BAE Systems has become the latest in a series of high profile UK companies to ban contractors from working “outside IR35”, according to reports in The Register.
With just over a month to go before the implementation of the extension of the Off-Payroll IR35 reforms into the private sector, the defence company has apparently issued its contractors with a notification that they will be treated as employed for tax purposes once the new rules kick in in April.
The email, sent out by BAE’s Indirect Procurement Team at the end of January, informs contractors that their IR35 status has been assessed using HM Revenue & Customs’ highly-criticised status checker, CEST. “Where roles are identical or almost identical, the assessments have been made against roles within job ‘groups’ rather than against the individual,” states the email – a policy that has been endorsed by HMRC.
Speaking to The Register, freelancers working at BAE said they believed that all contractors working at the defence firm will now find themselves “inside IR35”. Some believe that a “blanket” approach has been applied: a deliberate attempt to force all contractors onto payroll, regardless of their actual working terms & conditions.
“Everyone is inside. I don’t know anybody that’s been told they’re outside. I’ve spoken to all my colleagues and nobody is aware of a single case”, said one BAE contractor.
Another said their contract was terminated after they contested their “inside IR35” determination. “There was no discussion. I kicked up a fuss, and not long after, I got a call saying my contract had been terminated.”
A blanket ban is especially problematic for BAE because it often requires highly-skilled staff to work from remote locations. For example, the company has ongoing projects in Barrow and the Isle of Wight, as well as operations in many remote military bases, such as the RAF base in Lossiemouth in Scotland.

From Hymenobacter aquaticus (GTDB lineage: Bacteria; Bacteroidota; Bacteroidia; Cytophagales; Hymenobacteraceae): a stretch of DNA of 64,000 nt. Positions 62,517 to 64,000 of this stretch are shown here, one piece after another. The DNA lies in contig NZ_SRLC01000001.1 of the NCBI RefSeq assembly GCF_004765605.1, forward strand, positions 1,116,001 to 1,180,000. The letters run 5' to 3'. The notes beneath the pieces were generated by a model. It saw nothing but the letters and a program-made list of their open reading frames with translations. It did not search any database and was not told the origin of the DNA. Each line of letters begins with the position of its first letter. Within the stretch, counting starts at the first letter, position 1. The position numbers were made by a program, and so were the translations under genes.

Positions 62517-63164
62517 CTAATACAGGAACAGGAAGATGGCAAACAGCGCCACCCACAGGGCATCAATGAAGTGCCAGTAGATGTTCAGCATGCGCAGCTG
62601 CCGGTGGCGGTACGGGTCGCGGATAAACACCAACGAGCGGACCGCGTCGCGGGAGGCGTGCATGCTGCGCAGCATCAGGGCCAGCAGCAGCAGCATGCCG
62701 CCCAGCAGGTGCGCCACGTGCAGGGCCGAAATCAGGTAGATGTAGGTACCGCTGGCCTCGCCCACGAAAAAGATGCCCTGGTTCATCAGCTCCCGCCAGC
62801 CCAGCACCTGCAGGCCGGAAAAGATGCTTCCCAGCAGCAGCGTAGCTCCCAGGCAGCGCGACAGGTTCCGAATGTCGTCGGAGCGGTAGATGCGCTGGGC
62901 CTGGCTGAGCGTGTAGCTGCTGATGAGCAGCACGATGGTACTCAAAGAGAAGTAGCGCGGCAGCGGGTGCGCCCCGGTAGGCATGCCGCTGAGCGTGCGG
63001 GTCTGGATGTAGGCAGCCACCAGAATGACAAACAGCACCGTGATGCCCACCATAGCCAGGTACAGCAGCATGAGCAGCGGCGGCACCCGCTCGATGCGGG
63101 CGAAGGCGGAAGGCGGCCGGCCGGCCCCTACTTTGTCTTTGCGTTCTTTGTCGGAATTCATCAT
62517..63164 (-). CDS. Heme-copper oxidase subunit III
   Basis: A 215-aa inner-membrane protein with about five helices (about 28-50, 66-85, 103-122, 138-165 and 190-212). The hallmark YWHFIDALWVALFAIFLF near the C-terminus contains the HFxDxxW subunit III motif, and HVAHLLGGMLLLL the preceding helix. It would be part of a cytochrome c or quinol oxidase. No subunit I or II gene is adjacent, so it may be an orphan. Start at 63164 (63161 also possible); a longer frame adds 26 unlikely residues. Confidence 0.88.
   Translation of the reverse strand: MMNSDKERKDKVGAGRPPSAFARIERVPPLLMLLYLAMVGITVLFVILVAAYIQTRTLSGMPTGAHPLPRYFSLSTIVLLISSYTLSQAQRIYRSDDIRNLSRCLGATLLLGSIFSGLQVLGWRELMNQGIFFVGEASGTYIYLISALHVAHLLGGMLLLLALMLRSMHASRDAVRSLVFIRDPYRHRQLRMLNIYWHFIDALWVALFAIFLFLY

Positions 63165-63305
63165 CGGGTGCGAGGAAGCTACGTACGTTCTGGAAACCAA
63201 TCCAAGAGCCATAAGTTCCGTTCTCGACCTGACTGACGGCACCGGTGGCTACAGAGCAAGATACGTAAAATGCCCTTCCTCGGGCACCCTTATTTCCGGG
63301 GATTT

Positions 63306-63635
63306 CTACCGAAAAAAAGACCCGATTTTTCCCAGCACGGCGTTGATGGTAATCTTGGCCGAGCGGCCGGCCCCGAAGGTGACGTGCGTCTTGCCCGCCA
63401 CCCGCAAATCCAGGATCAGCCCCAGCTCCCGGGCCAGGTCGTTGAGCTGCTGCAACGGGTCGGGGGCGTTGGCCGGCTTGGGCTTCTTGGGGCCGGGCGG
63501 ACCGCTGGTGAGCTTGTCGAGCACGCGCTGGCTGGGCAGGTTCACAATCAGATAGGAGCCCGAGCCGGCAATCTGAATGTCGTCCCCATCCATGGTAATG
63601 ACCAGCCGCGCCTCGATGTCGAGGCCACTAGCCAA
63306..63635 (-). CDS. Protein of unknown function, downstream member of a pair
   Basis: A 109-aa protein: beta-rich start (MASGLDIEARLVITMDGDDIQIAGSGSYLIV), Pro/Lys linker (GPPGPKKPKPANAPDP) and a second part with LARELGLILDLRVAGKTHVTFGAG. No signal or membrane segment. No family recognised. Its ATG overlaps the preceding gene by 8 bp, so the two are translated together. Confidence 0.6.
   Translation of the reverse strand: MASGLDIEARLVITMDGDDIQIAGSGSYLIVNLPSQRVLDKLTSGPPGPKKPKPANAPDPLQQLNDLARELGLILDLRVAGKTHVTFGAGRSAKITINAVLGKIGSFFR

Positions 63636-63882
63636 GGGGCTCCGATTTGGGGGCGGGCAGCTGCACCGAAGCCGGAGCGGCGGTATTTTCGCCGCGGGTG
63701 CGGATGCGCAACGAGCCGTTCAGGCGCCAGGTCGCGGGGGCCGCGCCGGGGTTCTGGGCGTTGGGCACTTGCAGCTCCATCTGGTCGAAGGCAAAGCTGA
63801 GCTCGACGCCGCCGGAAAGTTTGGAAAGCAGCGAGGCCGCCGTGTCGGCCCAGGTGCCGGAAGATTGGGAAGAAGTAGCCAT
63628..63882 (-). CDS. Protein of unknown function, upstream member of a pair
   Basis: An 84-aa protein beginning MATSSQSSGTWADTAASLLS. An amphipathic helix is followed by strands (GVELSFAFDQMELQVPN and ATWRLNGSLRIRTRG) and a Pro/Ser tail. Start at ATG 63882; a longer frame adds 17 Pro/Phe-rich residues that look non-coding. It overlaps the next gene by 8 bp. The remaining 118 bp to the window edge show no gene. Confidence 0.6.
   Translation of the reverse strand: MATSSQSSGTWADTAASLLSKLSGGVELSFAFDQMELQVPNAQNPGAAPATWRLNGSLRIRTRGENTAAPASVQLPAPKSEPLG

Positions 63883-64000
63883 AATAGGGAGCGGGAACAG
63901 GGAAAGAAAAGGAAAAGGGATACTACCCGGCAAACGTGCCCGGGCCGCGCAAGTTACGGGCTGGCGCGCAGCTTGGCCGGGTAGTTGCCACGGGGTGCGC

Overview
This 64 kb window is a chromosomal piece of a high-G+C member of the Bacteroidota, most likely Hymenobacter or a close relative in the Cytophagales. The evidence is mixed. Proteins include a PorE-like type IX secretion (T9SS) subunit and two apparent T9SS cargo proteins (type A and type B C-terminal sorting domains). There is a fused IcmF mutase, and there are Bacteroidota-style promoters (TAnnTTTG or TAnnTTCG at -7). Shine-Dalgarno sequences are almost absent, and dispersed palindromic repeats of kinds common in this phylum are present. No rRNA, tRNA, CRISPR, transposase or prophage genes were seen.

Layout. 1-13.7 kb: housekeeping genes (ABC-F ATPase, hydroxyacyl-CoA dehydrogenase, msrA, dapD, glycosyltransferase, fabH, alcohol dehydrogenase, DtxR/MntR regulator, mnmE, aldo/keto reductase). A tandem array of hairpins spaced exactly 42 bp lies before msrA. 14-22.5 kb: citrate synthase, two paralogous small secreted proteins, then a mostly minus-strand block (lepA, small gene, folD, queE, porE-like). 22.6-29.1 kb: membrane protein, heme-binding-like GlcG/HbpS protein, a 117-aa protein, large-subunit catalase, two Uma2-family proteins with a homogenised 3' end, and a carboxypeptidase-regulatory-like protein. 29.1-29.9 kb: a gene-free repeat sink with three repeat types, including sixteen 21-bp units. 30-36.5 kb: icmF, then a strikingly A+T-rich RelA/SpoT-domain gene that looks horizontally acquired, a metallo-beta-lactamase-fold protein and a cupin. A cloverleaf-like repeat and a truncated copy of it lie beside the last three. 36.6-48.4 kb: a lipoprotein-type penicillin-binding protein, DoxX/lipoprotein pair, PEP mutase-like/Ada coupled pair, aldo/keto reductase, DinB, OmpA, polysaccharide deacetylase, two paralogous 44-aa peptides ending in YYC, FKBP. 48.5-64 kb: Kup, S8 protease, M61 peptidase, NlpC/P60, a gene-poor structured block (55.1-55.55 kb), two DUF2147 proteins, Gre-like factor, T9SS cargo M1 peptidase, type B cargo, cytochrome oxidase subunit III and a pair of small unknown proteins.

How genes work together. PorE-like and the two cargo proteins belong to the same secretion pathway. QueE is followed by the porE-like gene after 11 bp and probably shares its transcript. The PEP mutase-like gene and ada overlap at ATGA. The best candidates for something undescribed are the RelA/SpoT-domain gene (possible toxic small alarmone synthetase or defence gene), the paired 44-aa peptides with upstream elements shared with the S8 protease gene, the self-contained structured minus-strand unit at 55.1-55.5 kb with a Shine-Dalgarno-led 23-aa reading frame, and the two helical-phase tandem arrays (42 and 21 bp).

For many contractors, working in such remote locations is only cost-effective if they can claim the cost of travel and accommodation as tax-free expenses. Moving onto PAYE would make such expenses unclaimable, due to the more stringent rules surrounding employee expense claims.
As a consequence, being forced onto payroll has made many BAE contractors seriously consider leaving even before the IR35 reforms kick in.
“As soon as I got the note saying I’m inside, I started chasing another role,” said one contractor who commutes to a remote BAE location. “There’s no way I could afford to be on IR35 and still come here. I pay a significant chunk of expenses to work on this project. They would have to up my rate by 30 per cent plus to keep me on.”
“I liked my job, that’s why I put up with the commute,” another contractor told The Register. “An hour and a half in, and an hour and a half back. But they were trying to put me into a situation where I would have had no employment rights and would have been a third worse off. If I was going to be a permie, I would have picked somewhere closer to home.”
Both sources said the reforms could seriously impact ongoing projects. “There is a very real risk that some key people will walk out,” one said. “It’s not like they’re going to be on breadlines, but it won’t be lucrative enough for them anymore. I know several teams in BAE who are worried that large chunks of their teams will soon be disappearing.”
BAE joins a long list of major UK hirers of freelance staff – including Barclays, HSBC, RBS and Vodafone – that have either said they will stop hiring contractors altogether post-April, or will subsequently force all contractors on to PAYE, either via the company payroll, or via umbrella companies. BAE have said they will continue to work with limited company contractors, but only if they operate “inside IR35”.
A BAE Systems spokesperson said: “the IR35 legislation does not change how we contract individuals, and we will continue to engage contractors through agencies and personal service companies.
We are implementing new processes and procedures to ensure the business is ready to meet the legislative obligations of the new IR35 rules. All IR35 assessments are conducted in a consistent manner using HMRC’s tool.
James Poyser, chief executive of contractor accountancy firm Inni Accounts, said: “As awful as PSC [Personal Service Company] bans are from the banks, at least people know exactly where they stand and they can make the decisions and move on.
The problem with these blanket assessments is that companies might well be trying to do the right thing, but they’re not going about it the right way. They are overwhelmed by the regulation and panicking.
The implementation of the Off-Payroll rules is currently under a Treasury review, with the outcome expected imminently. The Lords’ Economic Affairs Committee has also launched a separate inquiry into the reforms.
26th February 2020.